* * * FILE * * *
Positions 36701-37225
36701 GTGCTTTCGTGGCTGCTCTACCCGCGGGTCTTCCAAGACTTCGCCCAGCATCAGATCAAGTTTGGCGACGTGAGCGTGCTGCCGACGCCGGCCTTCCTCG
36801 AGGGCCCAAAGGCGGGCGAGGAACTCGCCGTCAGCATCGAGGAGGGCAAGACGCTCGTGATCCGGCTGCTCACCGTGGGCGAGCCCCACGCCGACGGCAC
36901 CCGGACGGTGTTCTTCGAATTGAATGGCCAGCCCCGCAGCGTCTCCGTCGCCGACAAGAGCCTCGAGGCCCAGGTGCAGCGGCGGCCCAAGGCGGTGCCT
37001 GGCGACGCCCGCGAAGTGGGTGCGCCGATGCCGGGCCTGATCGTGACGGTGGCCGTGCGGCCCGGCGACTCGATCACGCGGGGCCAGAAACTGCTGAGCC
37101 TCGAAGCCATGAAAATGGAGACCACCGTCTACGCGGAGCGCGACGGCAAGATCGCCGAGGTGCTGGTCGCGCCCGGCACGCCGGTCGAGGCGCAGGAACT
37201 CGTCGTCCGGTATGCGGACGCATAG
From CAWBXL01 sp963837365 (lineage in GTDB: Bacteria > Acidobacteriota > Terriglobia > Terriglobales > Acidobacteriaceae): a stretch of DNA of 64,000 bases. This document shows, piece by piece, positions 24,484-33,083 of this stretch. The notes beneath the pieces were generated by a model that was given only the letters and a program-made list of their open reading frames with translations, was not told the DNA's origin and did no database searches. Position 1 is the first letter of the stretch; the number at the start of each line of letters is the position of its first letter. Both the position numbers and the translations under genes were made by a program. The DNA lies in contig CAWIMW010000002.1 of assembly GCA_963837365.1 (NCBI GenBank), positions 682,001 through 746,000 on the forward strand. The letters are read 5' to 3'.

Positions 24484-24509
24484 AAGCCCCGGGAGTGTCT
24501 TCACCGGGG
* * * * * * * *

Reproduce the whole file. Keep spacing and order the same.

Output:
Positions 36701-37225
36701 GTGCTTTCGTGGCTGCTCTACCCGCGGGTCTTCCAAGACTTCGCCCAGCATCAGATCAAGTTTGGCGACGTGAGCGTGCTGCCGACGCCGGCCTTCCTCG
36801 AGGGCCCAAAGGCGGGCGAGGAACTCGCCGTCAGCATCGAGGAGGGCAAGACGCTCGTGATCCGGCTGCTCACCGTGGGCGAGCCCCACGCCGACGGCAC
36901 CCGGACGGTGTTCTTCGAATTGAATGGCCAGCCCCGCAGCGTCTCCGTCGCCGACAAGAGCCTCGAGGCCCAGGTGCAGCGGCGGCCCAAGGCGGTGCCT
37001 GGCGACGCCCGCGAAGTGGGTGCGCCGATGCCGGGCCTGATCGTGACGGTGGCCGTGCGGCCCGGCGACTCGATCACGCGGGGCCAGAAACTGCTGAGCC
37101 TCGAAGCCATGAAAATGGAGACCACCGTCTACGCGGAGCGCGACGGCAAGATCGCCGAGGTGCTGGTCGCGCCCGGCACGCCGGTCGAGGCGCAGGAACT
37201 CGTCGTCCGGTATGCGGACGCATAG
From CAWBXL01 sp963837365 (lineage in GTDB: Bacteria > Acidobacteriota > Terriglobia > Terriglobales > Acidobacteriaceae): a stretch of DNA of 64,000 bases. This document shows, piece by piece, positions 24,484-33,083 of this stretch. The notes beneath the pieces were generated by a model that was given only the letters and a program-made list of their open reading frames with translations, was not told the DNA's origin and did no database searches. Position 1 is the first letter of the stretch; the number at the start of each line of letters is the position of its first letter. Both the position numbers and the translations under genes were made by a program. The DNA lies in contig CAWIMW010000002.1 of assembly GCA_963837365.1 (NCBI GenBank), positions 682,001 through 746,000 on the forward strand. The letters are read 5' to 3'.

Positions 24484-24509
24484 AAGCCCCGGGAGTGTCT
24501 TCACCGGGG